The conversation with my old principal reminded me of why. And the fun wasn't over. Telling my principal off for calling me a philistine brought an adverse reaction from old high school acquaintances. Apparently having "respect for one's roots" involves maintaining the worship of old authority figures who taught me nothing except how to talk my way out of detention. And even that skill I had to learn just by practise. I don't think she meant to teach me at all.
I admit that I shouldn't have said, "Well, I did study it. I do have degrees to prove I studied it," because people don't respond well to talk about education. I never said University was the only way to get an education. I don't believe that. I never said having a certificate makes me more knowledgeable than the next guy. I'm not a snob. I do suggest that having devoted so much time in my life to learning something, I'd have to be a special kind of idiot not to have picked up a few things along the way.
People are prone to disrespect of artistic pursuits. If a mathematician told someone to stop telling him he didn't know about math, because he's a mathematician, no one would say boo. And if someone said to a physicist, "Well, I think any true physicist would be more interested in Quantum Mechanics and less interested in [insert theoretical field here] and I dare say you're quite the physics philistine, sir," that person would look like an idiot, especially if they were just some random high school principal talking to an old student who had since become a physicist.
And far more importantly, I was reminded how elitist and hateful people are when it comes to matters of taste. Who cares whether I enjoy long books? I never said I didn't in my FB post, but what if I had? What if I only enjoyed children's literature? What if I thought Whinnie the Pooh was the best book ever written? All that would make me, much like anything else I could say, is just another person who doesn't deserve to be scoffed at.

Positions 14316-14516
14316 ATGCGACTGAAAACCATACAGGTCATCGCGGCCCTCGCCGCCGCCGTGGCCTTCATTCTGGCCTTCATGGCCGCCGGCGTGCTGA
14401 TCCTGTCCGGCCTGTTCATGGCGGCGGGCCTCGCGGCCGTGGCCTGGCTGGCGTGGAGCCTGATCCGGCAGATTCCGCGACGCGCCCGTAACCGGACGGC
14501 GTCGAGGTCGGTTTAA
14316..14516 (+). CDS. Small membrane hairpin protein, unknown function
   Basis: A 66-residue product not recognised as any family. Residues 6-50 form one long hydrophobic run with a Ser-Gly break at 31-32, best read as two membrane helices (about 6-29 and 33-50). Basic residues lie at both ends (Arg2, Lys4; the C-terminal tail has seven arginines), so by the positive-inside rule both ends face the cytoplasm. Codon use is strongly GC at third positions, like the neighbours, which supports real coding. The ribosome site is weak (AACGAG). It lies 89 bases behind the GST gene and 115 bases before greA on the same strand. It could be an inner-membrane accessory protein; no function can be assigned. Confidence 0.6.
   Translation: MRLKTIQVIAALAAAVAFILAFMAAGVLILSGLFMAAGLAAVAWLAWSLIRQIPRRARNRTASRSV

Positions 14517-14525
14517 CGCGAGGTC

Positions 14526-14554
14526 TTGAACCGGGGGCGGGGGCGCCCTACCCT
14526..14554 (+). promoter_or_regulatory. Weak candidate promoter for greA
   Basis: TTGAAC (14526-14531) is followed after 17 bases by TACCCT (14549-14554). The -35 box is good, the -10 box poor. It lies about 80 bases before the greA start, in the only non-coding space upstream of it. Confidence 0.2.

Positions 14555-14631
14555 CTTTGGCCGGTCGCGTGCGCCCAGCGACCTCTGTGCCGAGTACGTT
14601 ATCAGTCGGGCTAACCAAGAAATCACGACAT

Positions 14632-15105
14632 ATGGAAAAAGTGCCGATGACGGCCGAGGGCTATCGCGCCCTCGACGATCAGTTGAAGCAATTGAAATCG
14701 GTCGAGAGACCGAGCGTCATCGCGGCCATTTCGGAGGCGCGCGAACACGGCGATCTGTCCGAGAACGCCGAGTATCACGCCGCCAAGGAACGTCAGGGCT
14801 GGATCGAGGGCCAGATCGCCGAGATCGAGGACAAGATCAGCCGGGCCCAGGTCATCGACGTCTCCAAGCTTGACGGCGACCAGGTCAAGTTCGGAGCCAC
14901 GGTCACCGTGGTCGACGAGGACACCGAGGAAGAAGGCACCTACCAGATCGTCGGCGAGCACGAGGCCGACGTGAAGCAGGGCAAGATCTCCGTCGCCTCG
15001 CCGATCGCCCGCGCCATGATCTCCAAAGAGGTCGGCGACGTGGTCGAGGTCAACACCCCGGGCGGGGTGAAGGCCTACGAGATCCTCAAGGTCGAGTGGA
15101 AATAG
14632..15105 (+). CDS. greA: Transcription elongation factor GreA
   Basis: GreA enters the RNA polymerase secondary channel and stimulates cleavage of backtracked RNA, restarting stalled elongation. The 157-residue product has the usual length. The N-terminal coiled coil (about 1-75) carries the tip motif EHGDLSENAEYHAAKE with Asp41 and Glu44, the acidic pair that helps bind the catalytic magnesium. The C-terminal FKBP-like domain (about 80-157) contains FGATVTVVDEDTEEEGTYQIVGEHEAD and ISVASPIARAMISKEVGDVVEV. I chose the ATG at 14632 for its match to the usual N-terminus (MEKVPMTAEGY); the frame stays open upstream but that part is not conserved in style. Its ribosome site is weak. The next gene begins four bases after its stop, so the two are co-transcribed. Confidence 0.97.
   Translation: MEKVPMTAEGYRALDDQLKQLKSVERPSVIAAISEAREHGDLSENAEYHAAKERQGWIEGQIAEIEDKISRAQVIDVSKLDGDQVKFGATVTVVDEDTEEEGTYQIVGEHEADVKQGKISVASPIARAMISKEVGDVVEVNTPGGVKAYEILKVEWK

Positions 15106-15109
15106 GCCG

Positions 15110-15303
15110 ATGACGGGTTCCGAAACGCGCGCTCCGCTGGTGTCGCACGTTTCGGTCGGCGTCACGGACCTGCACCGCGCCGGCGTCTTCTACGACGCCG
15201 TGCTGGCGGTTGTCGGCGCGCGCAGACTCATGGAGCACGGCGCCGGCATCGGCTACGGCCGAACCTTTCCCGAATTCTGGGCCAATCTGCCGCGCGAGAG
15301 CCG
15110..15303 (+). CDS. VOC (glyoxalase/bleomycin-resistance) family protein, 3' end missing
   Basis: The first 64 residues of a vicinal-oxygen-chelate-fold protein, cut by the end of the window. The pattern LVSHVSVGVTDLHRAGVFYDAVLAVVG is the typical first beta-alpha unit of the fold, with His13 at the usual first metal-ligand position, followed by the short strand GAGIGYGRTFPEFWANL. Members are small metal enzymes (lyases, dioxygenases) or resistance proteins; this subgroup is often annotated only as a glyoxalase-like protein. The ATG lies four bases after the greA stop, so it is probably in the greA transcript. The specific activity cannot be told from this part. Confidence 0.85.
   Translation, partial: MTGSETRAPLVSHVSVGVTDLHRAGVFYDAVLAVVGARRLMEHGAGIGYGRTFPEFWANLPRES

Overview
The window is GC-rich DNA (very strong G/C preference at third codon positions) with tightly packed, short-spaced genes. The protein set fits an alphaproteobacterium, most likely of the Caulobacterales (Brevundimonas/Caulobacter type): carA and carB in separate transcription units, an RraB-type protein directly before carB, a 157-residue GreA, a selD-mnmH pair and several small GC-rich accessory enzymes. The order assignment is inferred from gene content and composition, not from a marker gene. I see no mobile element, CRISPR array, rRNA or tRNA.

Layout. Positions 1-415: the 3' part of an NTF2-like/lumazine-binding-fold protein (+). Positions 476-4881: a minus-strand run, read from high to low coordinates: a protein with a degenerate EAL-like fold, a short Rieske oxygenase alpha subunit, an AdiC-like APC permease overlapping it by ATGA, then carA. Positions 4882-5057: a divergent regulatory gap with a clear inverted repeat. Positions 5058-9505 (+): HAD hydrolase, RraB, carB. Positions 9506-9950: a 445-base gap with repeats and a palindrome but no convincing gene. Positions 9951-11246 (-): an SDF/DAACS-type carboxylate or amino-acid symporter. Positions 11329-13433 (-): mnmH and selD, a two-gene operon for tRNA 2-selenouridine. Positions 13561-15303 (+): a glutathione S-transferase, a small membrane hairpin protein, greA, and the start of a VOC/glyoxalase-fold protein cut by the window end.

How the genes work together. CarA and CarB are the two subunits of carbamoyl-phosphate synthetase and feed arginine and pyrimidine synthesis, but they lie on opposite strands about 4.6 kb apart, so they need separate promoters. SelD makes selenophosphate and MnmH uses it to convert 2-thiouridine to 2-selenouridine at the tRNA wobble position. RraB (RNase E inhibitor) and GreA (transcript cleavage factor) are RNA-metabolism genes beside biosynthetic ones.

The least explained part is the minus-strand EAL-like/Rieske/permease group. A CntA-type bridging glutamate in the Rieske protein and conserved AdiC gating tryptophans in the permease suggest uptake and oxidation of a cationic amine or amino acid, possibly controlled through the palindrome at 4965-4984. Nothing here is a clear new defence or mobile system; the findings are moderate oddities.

The conversation drew home something hideous about Facebook, which is that it's not a collection of people you like, but of people you know. As such, it is the exact same form of popularity contest that I detested so much in high school. And it happens for a similar reason. It is a neurological fact that people read shallowly on the internet (again I point readers towards The Shallows by Nicholas Carr) especially in forums, and respond without the same mental barriers in place that create not just social grace, but an empathetic reaction to what we're responding to, forcing us to imagine, if only fleetingly, walking in the shoes of the person to whom we're responding. Internet reading does not allow for that without deliberate care upon the reader/respondent's part. In high school you're thrust together out of necessity and many bonds are formed out of peer pressure. Facebook friend collecting smacks of the same ugly thing. It is also a sociological fact that teenagers create social niches far more readily than adults, and are prone to judging themselves, and others, with minimal reflection. Note: I did not say all teenagers commonly do this. I said they're prone to, as a whole, which means most of them do it considerably more often than most adults.